I may as well stick with the camera having mentioned it. A very well made and solid lens cover slides away and activates the camera’s software. The Xenon flash is welcome and there’s up to 16x digital zoom if you want to degrade your photos that far. There is image stabilisation, too, and you can blog images from the handset.
Sony Ericsson’s BestPic multishooting system is here, and you can geotag images using the built in GPS (more on this later).
The camera was very easy to use thanks to all those shortcut buttons. Image quality was reasonable, though I don’t think it is of the highest standard we can expect from an 8-megapixel phone or, indeed, from Sony Ericsson.
The coloured dish, photographed without flash and under normal household lights is a little lacking in vibrancy. Outdoors the chair is reasonable though the white is not as uniform as I’d have expected. The macro mode left a little to be desired too. The ”Sempervivum” plants are no more than 3cm across and the macro mode focus is not that great. I also noticed some shutter lag during testing which was an annoyance, but to counter that the autofocus system seemed speedy.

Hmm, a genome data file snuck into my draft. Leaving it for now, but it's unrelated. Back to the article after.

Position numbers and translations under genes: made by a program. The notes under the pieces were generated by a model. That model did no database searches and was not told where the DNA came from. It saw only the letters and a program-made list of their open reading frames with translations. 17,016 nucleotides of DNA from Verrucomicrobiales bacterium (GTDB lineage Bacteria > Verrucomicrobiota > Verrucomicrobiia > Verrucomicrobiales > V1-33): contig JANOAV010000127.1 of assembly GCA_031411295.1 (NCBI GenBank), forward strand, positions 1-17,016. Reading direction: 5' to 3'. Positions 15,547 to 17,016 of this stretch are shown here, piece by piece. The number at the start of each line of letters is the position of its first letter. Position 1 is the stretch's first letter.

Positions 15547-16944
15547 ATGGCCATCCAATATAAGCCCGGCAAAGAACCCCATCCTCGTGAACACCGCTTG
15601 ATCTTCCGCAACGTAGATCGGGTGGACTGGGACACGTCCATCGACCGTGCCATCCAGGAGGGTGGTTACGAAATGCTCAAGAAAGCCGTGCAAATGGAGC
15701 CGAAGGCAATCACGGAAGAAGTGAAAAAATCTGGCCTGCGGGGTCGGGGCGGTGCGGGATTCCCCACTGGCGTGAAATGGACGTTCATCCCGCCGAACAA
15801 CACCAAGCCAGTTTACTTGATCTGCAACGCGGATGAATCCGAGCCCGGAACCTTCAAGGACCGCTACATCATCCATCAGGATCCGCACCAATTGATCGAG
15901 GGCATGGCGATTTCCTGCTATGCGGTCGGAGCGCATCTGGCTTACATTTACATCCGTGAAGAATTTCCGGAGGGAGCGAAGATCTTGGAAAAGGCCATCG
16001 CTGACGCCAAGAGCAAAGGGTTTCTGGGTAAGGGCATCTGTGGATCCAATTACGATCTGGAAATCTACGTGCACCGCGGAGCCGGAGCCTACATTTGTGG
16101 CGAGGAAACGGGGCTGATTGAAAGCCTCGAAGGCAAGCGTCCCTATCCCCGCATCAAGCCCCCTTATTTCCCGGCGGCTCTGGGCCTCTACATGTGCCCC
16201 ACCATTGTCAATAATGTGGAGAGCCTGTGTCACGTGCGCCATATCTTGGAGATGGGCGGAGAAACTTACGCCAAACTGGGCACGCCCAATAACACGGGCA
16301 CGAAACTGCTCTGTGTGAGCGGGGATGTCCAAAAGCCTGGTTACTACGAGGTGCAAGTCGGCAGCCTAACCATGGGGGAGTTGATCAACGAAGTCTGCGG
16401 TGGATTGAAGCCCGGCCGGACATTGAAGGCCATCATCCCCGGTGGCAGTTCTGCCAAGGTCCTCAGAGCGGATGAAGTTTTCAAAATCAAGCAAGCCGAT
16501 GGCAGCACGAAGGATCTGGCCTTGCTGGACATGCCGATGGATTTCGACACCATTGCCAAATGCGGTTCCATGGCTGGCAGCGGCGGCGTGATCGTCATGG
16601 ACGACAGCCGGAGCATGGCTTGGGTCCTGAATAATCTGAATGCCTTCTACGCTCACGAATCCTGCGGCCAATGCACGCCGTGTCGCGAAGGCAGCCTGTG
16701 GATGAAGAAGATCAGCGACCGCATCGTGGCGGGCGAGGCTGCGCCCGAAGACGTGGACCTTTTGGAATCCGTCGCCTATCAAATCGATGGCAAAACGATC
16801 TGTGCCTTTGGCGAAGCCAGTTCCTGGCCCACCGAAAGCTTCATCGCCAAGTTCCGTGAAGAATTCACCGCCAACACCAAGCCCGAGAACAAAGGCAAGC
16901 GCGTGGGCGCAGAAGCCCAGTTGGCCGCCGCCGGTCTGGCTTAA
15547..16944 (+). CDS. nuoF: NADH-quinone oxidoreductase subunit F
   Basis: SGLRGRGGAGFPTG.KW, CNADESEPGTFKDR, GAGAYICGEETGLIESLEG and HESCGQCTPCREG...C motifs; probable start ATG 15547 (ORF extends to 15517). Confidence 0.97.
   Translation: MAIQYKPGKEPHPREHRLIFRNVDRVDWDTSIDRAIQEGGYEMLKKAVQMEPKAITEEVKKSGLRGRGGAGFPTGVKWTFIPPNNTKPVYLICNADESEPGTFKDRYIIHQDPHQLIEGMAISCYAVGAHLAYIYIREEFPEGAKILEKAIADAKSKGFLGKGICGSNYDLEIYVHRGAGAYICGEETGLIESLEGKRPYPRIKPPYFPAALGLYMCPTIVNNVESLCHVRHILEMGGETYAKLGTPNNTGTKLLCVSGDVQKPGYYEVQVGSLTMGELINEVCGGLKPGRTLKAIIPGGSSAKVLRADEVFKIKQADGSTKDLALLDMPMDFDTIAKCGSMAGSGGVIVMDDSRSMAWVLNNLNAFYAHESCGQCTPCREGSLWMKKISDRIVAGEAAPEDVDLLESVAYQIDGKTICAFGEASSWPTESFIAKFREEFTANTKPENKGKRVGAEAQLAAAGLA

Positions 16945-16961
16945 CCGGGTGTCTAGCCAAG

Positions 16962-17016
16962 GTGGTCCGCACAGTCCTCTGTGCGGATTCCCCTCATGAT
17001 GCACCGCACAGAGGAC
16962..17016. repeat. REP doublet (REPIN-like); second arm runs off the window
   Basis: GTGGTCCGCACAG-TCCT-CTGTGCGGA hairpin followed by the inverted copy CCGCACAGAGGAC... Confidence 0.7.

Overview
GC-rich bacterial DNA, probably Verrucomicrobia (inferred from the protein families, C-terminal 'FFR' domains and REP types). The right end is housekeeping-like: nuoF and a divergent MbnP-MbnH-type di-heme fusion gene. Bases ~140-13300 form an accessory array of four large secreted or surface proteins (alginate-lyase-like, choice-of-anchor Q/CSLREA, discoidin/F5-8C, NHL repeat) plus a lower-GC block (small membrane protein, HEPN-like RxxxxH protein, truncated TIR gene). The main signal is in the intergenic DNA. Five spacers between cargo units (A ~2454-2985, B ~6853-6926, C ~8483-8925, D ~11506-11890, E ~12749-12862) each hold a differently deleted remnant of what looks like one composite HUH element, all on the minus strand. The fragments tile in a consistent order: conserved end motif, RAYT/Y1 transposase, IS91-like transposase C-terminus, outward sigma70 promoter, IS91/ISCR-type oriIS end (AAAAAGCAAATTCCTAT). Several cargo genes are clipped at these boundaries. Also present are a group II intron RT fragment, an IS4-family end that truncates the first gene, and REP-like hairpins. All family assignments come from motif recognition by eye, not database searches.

This is a 3G handset with quad-band GSM and HSDPA. A front-facing camera does for two-way video calls for those that want this and data downloading was unproblematic. Wi-Fi is also built-in so you can make data connections using this.
I mentioned the GPS earlier. There are several ways to use this apart from geotagging photos. Google Maps is incorporated and there’s a trial copy of the Wayfinder navigation tools for turn-by-turn routing. A full copy of an app called NearMe is also here. This provides info on entertainment venues and businesses that are, well, near your current location.
This is quite a range of GPS related software to get for starters, but I found the GPS itself to be less than wonderful. It was iffy in built up areas and I’ve certainly seen and used better.
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